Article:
Follow up with Ontario’s Ministry of Children And Youth Services on Autism Services

mcot

 

I’ve received a follow up from the Ministry of Children and Youth Services in Ontario regarding my son’s position (who is severely non-verbal autistic) after insisting on it regarding what we were told during the last conversation.  What I received back looked like a canned response. So here it is in full.  I’ll dissect the response.

Dear Mr. Koblovsky:

Thank you for your email regarding autism services for your son. I appreciate the opportunity to respond and provide you with some information.

With a canned pre-made template but okay I’ll listen.

The new Ontario Autism Program, which will begin in June 2017, will deliver individualized autism treatment that provides the intensity and flexibility of service to meet the individual needs of each child, regardless of his or her age.

As of April 1, 2016, children five and over are no longer eligible to apply for IBI. These children can apply for ABA services and receive ABA when a space becomes available. The ministry is increasing the number of spaces available in ABA beginning this year, and doubling the maximum intensity available for each child in 2017. These changes mean that more children who are waiting for ABA will receive services sooner, they will receive more service, and for longer than they would have before these changes.

What’s being said here is that my son who is 11 is no longer eligible to apply for intensive therapy.  The only therapy that is available for him is the ABA program.  That program only allows for 1 hour per week slots, and most of it is training the parents on ABA rather than observing the child.  The ministry is indicating it will “up” the program here to 2 hours per week?  Still not effective, not even close to being enough.  It’s a waste of money across the board.  This amount of therapy from our experience as well as many others hasn’t produced any successes I am aware of in its history.

The wait time for this ineffective therapy is 1 1/2 years! This is being used as “transitional” services by the ministry for kids who are over the age of 5.  Those that apply now for these services will not receive support until well after the new program takes place.  The government promised that all kids affected by this transition to the new program would receive intensive therapy no matter the age until the new program is in place.  Many parents were given upwards of $10K to purchase those supports, until the new program has been rolled out.  That doesn’t seem to be the case for my son, largely due to his age.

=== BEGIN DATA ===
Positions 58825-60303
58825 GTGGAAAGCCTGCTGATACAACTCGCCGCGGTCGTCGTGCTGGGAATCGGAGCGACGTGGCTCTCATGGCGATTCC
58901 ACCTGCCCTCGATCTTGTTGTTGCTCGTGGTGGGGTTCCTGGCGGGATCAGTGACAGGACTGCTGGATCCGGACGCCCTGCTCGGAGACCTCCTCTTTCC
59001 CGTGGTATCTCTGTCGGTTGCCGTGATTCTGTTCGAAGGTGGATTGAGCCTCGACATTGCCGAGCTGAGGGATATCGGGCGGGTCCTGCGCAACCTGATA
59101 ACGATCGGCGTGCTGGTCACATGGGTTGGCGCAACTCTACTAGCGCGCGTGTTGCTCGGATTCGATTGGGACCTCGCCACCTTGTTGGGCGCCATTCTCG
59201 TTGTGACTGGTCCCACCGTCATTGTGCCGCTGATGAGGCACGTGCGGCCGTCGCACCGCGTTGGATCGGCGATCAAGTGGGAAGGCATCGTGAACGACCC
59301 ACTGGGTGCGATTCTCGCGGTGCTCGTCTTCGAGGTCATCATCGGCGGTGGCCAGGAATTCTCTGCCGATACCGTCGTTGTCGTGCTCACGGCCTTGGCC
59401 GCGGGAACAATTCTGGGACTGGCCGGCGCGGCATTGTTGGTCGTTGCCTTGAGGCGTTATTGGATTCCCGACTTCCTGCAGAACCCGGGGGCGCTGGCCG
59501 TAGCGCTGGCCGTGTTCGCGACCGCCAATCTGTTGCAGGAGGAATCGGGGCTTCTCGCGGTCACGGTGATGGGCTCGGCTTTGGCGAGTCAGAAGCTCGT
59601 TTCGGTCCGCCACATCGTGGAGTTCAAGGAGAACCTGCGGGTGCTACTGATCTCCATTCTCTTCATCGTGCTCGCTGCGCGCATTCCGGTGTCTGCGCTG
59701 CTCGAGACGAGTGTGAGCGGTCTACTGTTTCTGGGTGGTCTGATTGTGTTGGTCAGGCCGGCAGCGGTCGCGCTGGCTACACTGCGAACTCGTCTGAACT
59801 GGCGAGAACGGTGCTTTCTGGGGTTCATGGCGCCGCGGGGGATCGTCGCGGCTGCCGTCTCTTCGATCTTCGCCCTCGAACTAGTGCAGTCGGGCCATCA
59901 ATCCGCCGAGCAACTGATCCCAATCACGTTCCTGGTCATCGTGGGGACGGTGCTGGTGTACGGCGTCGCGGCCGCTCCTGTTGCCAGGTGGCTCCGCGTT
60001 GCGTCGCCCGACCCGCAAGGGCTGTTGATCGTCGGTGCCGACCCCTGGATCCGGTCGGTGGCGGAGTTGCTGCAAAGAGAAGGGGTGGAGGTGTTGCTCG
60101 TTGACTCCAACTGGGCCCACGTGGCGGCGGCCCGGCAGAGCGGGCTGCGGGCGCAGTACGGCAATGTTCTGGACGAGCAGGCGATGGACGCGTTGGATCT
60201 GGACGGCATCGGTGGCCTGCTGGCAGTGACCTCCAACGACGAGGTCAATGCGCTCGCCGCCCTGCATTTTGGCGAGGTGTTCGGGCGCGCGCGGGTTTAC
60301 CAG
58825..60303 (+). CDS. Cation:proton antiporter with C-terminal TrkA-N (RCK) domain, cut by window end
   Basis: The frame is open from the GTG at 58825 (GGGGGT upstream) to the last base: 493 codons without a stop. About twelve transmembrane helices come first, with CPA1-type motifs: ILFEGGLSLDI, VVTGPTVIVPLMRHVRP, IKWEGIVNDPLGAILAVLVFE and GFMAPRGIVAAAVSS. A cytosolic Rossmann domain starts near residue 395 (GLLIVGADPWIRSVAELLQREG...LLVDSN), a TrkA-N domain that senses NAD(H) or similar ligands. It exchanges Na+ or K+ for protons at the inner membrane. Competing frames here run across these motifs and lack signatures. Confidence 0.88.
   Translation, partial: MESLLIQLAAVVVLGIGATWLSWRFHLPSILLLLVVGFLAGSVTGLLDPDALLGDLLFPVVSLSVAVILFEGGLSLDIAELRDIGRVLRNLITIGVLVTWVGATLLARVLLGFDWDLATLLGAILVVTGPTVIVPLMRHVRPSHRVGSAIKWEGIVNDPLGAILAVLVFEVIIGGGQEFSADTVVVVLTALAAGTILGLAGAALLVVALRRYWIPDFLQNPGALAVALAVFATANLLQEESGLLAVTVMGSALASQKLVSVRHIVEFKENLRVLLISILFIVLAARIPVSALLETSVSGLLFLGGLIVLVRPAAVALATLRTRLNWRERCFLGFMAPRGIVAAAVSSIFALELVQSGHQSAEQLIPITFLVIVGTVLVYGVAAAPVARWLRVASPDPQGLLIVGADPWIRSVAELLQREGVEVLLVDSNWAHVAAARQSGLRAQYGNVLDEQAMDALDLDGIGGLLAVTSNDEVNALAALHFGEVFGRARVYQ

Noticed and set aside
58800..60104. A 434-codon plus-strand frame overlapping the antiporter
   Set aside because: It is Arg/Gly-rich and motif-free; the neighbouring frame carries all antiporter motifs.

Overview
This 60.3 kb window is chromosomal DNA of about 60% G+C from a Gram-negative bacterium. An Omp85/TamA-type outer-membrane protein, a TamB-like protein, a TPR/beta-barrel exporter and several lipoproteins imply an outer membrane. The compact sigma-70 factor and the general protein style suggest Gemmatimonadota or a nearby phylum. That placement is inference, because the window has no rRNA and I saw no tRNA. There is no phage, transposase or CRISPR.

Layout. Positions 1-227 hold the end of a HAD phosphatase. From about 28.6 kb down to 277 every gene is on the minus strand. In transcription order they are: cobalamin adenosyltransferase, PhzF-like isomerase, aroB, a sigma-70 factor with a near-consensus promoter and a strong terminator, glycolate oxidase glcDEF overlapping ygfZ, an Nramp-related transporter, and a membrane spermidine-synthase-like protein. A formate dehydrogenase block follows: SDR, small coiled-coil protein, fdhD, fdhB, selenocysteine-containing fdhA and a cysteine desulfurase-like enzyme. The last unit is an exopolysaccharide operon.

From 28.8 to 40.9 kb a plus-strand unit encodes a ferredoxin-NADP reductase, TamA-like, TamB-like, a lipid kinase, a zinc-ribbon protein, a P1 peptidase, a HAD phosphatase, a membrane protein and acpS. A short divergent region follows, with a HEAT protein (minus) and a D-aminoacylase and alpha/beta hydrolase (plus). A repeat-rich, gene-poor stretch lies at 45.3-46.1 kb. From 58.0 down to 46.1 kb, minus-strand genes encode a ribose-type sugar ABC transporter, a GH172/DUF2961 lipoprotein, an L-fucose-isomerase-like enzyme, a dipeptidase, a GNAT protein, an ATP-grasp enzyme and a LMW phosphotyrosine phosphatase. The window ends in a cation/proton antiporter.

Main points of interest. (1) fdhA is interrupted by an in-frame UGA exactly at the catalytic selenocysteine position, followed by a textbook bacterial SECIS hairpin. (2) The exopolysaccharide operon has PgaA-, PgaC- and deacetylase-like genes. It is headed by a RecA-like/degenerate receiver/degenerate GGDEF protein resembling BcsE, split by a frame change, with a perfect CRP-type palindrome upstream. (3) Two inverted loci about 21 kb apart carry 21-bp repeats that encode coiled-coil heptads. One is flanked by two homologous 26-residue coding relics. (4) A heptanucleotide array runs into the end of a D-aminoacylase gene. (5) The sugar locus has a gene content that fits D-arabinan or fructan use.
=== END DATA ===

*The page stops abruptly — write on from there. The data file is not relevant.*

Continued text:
Beginning in 2017, children of all ages will be eligible to apply to the new program, and will receive more flexible and individualized services based on their needs. There will also be a single access point for autism services in each region, so that families do not have to apply to two separate programs.

It better not be Kinark! What this is saying to me, is parents will not be eligible to apply for the new program until it is rolled out.  Meaning there is no plan to have a wait list right now for that program. Those who were on the IBI wait list prior to April 1st, 2016 will keep their spot from what I understand, and those not on the wait list will have to wait for the new program in order to even get on this wait list and will be at the bottom of the barrel.  It is unclear from this whether those who are on the ineffective ABA wait list will have their spot in line transferred to the new program, or will this be an automatic transition with priority given to those who were on the wait list prior to April 1st, 2016 (most of which were the ones protesting at queens park), and our place in line determined in 2017.